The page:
The electron confusion

  Prish 08:20 08 Sep 2010

Electrons are supposed to be moving around the nucleus in orbits. In tat case they emit electro magnetic waves which makes the electrons lose energy. So as time passes,shouldn't the atom one day collapse??

  morddwyd 10:05 08 Sep 2010

Yes, like the earth and the sun, but it won't be any time soon.

  Fruit Bat /\0/\ 10:34 08 Sep 2010

Electrons that are bound to atoms possess a set of stable energy levels, or orbitals, and can undergo transitions between them by absorbing or emitting photons that match the energy differences between the levels.

An electron orbit is not as simple as it sounds, as the electrons are in a quantum state they can be anywhere within that "orbit" at any time.

The energy levels electrons can located in is therefore more like a series of "shells" surrounding the nucleolus.

  skeletal 12:38 08 Sep 2010

This was one of the very problems that launched quantum mechanics. The early pioneers had indeed asked the same question and using classical physics (i.e. in this case relating to Kepler's laws of planetary motion, and Newton’s Laws of motion) it is predicted that the electrons do “fall” into the nucleus.

Thus the theory and practice did not tie up, and so the idea was born that the electrons were “locked” forever in one “state” until an external source of energy arrived that could knock them to a different state. This is a “quantum jump” and is an example of a term often used in modern language to mean a “big change” (etc.) but actually means the almost infinitesimal change from one quantum state to another.

So, in classical physics we would see the slow orbital decay and collapse of the atom, in quantum mechanics we see no decay, but discrete jumps from one state (orbit) to another.

As Fruit Bat /\0/\ says, these jumps involve photons, and the reality is not really “orbits” but probability waves where the particle (i.e. not just electrons) is “everywhere at once”, but has a variation in probability of where it “really is”. Even more bizarrely, it (they) can be in several places at the same time; and my favourite quantum effect is so called “tunnelling”. Quantum tunnelling occurs when the particle does not have enough energy to move from its state, but suddenly finds itself in the next state. This is like you being stuck at the bottom of a well, with no hope of jumping to the surface, but suddenly finding yourself at the surface. An apocryphal tale is that a physics student was drunk and drove his car off the road at a hump back bridge. He argued that rather than lose control, the car must have tunnelled through the bridge and ended up in the field. Apparently, the judge did not believe this tale.

Although all this sounds fanciful, (the quantum physics not the student!) you may be surprised that you probably use the result of all these effects every day. The most obvious example is LEDs (light emitting diodes) that are found everywhere in electronics. Electrons changing state within them is the mechanism to release photons, which you see as light. The tunnelling effect is used in tunnel diodes, another electronic device.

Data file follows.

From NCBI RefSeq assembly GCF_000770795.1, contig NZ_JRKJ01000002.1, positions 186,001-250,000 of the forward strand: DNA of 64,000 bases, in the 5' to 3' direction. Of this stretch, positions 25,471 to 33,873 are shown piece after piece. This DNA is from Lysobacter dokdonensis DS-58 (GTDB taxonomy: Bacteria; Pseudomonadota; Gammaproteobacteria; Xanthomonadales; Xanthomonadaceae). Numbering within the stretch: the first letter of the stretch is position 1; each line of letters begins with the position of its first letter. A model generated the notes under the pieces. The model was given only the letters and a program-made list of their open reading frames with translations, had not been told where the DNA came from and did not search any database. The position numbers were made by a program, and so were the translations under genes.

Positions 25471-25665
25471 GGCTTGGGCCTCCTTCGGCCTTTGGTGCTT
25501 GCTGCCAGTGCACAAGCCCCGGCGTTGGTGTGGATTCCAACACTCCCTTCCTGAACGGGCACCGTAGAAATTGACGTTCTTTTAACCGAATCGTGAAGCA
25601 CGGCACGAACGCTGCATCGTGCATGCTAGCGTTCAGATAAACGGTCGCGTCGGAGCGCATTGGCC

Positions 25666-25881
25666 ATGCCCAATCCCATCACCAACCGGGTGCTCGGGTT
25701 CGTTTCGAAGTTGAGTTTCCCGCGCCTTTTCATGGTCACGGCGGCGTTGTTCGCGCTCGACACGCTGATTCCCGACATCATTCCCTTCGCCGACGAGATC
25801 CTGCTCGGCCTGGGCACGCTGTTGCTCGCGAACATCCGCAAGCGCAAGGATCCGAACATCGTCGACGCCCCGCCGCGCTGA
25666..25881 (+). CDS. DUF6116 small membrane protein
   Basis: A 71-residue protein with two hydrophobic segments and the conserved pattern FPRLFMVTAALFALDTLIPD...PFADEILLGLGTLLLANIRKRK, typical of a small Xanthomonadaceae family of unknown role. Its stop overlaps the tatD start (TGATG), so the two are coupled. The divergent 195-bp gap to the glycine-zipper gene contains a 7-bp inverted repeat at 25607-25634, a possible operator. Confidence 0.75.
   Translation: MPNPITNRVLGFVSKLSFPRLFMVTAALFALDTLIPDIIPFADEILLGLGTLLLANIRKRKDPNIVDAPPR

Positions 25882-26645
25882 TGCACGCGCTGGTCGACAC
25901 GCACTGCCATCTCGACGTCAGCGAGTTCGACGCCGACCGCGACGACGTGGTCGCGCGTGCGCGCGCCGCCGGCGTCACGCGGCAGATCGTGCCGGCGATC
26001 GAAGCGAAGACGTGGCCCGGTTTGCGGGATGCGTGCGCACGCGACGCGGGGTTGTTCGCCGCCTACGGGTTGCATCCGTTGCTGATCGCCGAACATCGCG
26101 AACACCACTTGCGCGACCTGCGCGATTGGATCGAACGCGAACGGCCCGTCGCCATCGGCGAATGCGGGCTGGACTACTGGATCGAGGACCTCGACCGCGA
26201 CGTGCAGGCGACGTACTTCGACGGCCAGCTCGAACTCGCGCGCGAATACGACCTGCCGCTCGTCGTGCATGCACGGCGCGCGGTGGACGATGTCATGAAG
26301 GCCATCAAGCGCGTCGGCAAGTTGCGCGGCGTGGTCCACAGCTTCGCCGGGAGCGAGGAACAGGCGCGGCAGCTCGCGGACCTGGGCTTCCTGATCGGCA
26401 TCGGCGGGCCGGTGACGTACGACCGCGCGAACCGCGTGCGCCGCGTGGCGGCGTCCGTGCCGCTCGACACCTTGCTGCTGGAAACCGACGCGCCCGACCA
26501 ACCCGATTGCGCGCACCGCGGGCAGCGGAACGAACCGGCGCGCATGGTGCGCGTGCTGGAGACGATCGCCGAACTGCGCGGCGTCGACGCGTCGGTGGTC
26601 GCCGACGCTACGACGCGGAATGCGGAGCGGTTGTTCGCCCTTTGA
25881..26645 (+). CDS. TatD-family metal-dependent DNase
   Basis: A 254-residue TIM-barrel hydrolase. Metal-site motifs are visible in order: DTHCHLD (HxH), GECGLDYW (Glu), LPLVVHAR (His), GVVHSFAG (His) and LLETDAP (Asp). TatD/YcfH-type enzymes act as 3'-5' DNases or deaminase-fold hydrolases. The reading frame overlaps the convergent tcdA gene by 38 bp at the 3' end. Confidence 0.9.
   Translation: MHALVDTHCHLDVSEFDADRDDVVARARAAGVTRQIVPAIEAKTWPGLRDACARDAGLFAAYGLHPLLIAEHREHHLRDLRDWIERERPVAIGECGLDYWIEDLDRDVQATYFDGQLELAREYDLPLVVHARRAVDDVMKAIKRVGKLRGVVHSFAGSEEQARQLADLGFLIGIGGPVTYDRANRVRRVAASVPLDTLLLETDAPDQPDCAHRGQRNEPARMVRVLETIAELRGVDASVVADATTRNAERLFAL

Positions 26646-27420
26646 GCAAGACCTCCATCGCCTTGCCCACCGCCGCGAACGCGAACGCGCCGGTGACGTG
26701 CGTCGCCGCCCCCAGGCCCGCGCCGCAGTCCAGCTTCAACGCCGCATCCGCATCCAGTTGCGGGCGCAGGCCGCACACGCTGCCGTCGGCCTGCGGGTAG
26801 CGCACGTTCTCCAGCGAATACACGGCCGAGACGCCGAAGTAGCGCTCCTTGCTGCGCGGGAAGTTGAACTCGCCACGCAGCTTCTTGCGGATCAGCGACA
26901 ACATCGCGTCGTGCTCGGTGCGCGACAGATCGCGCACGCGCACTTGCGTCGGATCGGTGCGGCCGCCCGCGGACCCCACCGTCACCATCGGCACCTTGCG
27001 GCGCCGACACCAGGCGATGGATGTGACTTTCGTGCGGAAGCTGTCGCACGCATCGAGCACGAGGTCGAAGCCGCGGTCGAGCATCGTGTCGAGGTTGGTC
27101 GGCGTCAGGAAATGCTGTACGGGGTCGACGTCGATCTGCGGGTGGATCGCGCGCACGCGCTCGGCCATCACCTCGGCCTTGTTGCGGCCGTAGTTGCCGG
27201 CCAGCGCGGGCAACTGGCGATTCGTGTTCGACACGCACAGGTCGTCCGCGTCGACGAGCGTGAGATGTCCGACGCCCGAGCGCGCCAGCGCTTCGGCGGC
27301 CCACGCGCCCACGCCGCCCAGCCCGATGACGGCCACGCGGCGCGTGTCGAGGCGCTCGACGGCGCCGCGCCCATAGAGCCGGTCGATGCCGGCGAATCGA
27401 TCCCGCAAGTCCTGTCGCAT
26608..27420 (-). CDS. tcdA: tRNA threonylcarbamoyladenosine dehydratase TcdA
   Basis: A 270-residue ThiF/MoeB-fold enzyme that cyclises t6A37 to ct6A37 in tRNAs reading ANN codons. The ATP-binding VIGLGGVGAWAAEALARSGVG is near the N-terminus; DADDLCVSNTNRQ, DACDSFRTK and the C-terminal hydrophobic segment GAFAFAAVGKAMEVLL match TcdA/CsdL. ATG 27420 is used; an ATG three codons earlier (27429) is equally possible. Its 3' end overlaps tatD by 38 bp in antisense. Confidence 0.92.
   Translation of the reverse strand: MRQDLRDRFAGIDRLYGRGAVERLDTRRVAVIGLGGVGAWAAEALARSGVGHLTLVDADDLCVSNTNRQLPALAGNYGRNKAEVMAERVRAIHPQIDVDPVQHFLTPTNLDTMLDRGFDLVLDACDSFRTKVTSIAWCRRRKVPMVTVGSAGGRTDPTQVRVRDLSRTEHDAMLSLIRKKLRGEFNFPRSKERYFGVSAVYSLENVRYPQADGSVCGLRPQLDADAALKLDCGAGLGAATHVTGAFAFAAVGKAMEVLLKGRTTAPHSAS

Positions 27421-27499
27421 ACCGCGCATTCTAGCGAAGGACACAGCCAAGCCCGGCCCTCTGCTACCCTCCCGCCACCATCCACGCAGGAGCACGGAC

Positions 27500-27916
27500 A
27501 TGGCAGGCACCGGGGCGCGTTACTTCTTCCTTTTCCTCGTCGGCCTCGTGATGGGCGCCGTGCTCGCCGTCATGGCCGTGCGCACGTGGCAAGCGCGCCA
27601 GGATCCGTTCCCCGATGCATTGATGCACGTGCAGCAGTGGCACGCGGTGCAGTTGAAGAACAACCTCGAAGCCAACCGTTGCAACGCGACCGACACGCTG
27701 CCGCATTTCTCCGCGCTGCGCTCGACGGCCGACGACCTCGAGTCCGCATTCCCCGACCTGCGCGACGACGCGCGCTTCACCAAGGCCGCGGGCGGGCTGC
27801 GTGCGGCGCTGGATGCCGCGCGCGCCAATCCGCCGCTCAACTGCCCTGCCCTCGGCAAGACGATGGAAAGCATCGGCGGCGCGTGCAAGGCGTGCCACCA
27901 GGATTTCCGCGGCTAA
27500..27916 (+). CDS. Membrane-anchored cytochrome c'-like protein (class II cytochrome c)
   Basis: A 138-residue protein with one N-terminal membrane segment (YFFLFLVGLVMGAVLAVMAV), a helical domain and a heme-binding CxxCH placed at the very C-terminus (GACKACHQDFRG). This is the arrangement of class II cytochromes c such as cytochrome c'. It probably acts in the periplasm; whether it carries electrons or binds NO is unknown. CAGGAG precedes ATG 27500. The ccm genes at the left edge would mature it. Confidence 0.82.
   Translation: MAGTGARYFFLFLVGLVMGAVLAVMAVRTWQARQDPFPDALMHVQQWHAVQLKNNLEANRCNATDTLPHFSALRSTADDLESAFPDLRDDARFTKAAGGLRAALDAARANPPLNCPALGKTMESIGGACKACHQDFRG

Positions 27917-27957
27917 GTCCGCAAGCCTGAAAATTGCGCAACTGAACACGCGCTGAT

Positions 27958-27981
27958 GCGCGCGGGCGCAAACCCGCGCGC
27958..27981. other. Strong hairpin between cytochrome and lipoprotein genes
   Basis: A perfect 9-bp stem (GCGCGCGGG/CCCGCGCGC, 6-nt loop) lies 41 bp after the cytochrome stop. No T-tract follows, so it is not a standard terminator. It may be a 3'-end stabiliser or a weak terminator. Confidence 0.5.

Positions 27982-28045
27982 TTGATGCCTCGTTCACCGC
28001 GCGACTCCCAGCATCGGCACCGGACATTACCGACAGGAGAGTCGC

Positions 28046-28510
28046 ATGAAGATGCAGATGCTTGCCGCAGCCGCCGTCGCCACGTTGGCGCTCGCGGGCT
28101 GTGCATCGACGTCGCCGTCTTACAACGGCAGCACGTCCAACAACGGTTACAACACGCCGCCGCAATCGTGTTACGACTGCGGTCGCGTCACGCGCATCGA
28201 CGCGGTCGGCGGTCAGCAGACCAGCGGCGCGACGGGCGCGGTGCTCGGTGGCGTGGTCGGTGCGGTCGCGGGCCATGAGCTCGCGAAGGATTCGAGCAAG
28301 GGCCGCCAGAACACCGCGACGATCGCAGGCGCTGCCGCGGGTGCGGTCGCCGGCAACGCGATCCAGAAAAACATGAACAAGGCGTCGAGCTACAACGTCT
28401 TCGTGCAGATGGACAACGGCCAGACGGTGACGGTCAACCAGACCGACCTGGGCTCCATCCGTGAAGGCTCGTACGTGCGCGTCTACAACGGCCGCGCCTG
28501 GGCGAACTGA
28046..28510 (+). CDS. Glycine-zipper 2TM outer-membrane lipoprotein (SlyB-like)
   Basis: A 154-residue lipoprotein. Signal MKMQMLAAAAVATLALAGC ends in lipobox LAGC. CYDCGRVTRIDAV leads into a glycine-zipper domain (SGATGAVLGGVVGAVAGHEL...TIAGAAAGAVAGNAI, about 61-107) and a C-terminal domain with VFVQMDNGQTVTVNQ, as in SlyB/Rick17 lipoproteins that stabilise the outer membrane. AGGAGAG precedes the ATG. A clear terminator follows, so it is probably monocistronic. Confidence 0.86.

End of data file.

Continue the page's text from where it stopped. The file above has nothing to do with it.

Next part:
Unfortunately, everything gets really complicated and if you are really interested, some Googling and a few years study should answer further questions!


  Wilham 13:08 08 Sep 2010

The orbit of an electron generates an electromagnetic wave only when its plane rotates, otherwise it just produces a steady EM field.

It may help to consider a permanent magnet at rest. Its electron planes share a common direction, and so show a steady external field. If the magnet is then rotated to continually interchange pole positions, an EM wave is generated.

The external force needed to do this provides the energy and angular momentum of the wave.

  skeletal 14:39 08 Sep 2010

One small change to Wilham’s post:
“...otherwise it just produces a steady EM field.”

I suggest moving electrons (in the sense of those orbiting at the atomic level) generate a magnetic field, not an electromagnetic wave. An oscillating electric current (e.g. the movement of electrons, as generated by a radio frequency transmitter) would generate an EM wave.


  jakimo 14:56 08 Sep 2010

There will be plenty to test mans ingenuity in surviving before that happens

  MAT ALAN 15:33 08 Sep 2010

Well, thats sorted that out, Thanks lads....

  Wilham 17:12 08 Sep 2010

I wrote my piece while my dinner cooked and later was pleased to see your earlier and more detailed posting.

You are astute in your observation, but I intended what was put, also I wrote 'field' not 'wave'.
In rough terms in this context a field indicates influance at a distance, and a wave is a moving variation of the strength of a field, often periodic.

The magnet in my post when not moving exhibits a static (unchanging) magnetic field.
A plastic comb rubbed with silk can pick up paper, and shows electrostatic field.

Simple experiment makes it apparent the the two properties above are independent. However, deeper examination shows that a quick change in the strength of either produces the same thing, what we call an electromagnetic wave. James Clerk Maxwell (google?) summed up this dynamic property as four equations in the 19th century.

The quick way to look at it is to say it's just a property of the electron.

Thanks Skeletal.

  Toneman 18:53 08 Sep 2010

morddwyd's comment reminds me of the recent? prognosis that the universe will expand for ever and ultimately become vast, cold and dead. I find this rather alarming, what will we do then?

  Forum Editor 18:57 08 Sep 2010

My brain hurts.

This thread is now locked and can not be replied to.

Elsewhere on IDG sites

WPA2 hack: How secure is your Wi-Fi?

Add Depth Of Field to a photo using Tilt Shift Blur in Photoshop

iPhone tips & tricks

Les meilleures tablettes 2017